Aside from the texts of byzantine canonists, the following texts are also worthy of reference:
The Epanagoge11 (9th Century), which explicitly recognizes the right of the Throne of Constantinople to receive petitions of appeal.
“Alphabetical Constitution” (Σύνταγμα κατά Στοιχεῖον) by Matthew Blastares12 (14th Century).
The 1848 Synodal Letter13 of the Patriarchs of the East, where Constantinople’s prerogative to accept petitions of appeal is based not only upon the fact that it was the imperial see, but also upon its synodical “seniority” (πρεσβεῖον), i.e. upon its Primacy.
Apart from the above-mentioned brief listing of official texts and interpretations of the Canon regarding the prerogative of the throne of Constantinople to receive petitions of appeal, time-honored canonical practice has undeniably testified and confirmed the exact same thing—even as a customary practice before Chalcedon (451).
In 394, the deposition of Bishop Bagadios of Bostra—who was subject to the jurisdiction of the Patriarchate of Antioch—took place in Constantinople in the presence of the Patriarchs of Antioch and Jerusalem.14
Proclos of Constantinople (434-446) deemed the election of Alexander as bishop of Antaradon15 to be canonical. In fact, it was Alexander himself who brought this case to the Throne of Constantinople.
The Nomokanon of Photios (9th century) recognized Constantinople as the head of all the Churches of the East.16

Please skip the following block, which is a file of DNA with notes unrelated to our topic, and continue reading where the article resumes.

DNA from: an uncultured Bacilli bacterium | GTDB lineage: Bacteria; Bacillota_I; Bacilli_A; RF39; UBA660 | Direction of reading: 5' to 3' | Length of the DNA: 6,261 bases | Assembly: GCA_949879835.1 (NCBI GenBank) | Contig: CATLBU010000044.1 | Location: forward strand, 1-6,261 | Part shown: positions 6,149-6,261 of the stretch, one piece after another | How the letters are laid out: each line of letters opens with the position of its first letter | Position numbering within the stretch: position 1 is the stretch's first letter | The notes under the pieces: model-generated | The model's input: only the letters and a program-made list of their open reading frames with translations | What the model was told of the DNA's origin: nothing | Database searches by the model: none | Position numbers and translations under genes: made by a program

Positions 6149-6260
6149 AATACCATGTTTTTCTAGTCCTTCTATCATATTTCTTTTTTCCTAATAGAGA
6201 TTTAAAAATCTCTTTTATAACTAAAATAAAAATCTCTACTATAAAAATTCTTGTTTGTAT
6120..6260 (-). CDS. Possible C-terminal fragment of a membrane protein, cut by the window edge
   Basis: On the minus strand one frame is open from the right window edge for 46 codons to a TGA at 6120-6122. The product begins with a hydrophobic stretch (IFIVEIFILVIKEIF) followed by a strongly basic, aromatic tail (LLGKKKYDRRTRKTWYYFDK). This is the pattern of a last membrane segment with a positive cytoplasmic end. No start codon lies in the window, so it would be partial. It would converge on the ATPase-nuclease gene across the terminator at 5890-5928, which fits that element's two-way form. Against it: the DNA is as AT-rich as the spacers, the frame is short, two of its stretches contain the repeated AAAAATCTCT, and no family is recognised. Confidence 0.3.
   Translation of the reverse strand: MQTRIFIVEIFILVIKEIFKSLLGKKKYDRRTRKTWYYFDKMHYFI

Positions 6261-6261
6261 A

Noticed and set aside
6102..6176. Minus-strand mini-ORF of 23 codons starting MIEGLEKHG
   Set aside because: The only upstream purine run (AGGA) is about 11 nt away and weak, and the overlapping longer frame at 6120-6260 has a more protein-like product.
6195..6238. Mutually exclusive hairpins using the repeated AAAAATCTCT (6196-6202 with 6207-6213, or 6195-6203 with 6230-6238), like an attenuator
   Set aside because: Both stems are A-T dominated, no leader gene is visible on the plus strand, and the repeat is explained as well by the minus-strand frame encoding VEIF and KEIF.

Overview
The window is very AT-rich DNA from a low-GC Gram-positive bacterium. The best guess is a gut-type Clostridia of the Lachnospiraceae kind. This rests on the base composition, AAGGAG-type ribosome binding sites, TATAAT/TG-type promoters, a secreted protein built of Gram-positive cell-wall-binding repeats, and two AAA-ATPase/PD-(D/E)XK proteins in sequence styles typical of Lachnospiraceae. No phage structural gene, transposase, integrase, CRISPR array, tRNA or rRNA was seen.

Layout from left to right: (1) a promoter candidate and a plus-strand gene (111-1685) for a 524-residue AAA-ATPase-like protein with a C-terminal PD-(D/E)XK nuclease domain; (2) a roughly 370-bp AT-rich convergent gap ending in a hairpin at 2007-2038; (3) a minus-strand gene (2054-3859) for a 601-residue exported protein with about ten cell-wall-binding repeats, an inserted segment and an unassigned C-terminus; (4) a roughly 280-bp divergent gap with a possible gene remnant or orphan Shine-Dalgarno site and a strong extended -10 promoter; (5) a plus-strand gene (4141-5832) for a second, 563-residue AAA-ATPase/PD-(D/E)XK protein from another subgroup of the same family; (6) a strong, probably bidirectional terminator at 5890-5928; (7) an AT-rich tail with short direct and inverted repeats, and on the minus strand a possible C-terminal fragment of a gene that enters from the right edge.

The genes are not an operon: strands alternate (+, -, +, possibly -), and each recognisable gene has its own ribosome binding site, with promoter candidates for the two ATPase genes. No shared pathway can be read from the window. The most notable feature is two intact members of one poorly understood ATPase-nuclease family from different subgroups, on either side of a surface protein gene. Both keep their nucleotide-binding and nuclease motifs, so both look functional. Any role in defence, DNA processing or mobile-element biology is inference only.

Patriarch Lucas Chrysovergis (1157-1170) annulled the deposition of the Bishop of Amathus in Cyprus, who had fled to Constantinople.17
Patriarch Kallistos I of Constantinople (1355) emphasized to the Archbishop of Tyrnovo the privilege of the Patriarch of Constantinople to adjudicate cases of other Patriarchates.18
Patriarch Kallistos (1356), while invoking the Holy Canons19, also did the same in his letter to the Patriarch of Antioch.
Patriarch Neilos (1382) invoked the 9th and 17th canons of Chalcedon in his letter20 to the Archbishop of Thessalonika.
At the Synod of 1663, which took place during the Patriarchal tenure of Dionysios III, the Patriarchs of Alexandria, Antioch and Jerusalem affirmed the right of the Patriarch of Constantinople to receive petitions of appeal.21
Following the petition of the Metropolitans of the Patriarchate of Antioch22, Dionysios IV of Constantinople (1672) deposed Kyrillos of Antioch.
The same Patriarch acquitted Archbishop Nikiphoros of Cyprus—who was under trial—following his apology to the “Ecumenical criterion,” i.e. the Throne of Constantinople.23
Following a request and in the presence of Silvester of Antioch (1746), Patriarch Paisios II upheld the deposition24 of Metropolitan Gerasimos of Aleppo.
Following a petition of the Patriarchs of Jerusalem, a series of 18th century Patriarchs of Constantinople condemned the attempt of the archbishops of the Holy Monastery of Sinai to free themselves from the canonical and spiritual supervision of the throne of Jerusalem.25
Following the request of the brotherhood of the Holy Sepulchre, Anthimos of Constantinople (1872) upheld Patriarch Kyrillos of Jerusalem’s deposition26 from the throne.
When the Patriarchate of Moscow granted autocephaly to the Church of Poland (1949)—while the Patriarchate of Constantinople had already granted autocephaly to it (1924)—Patriarch Athenagoras underscored in his letter27 to the Patriarch of Moscow that the Throne of Constantinople had the exclusive prerogative to undertake matters outside of its own jurisdiction. The granting of autocephaly to the Church of Poland (and later in 1990 to the Church of Georgia) is an expression of this prerogative.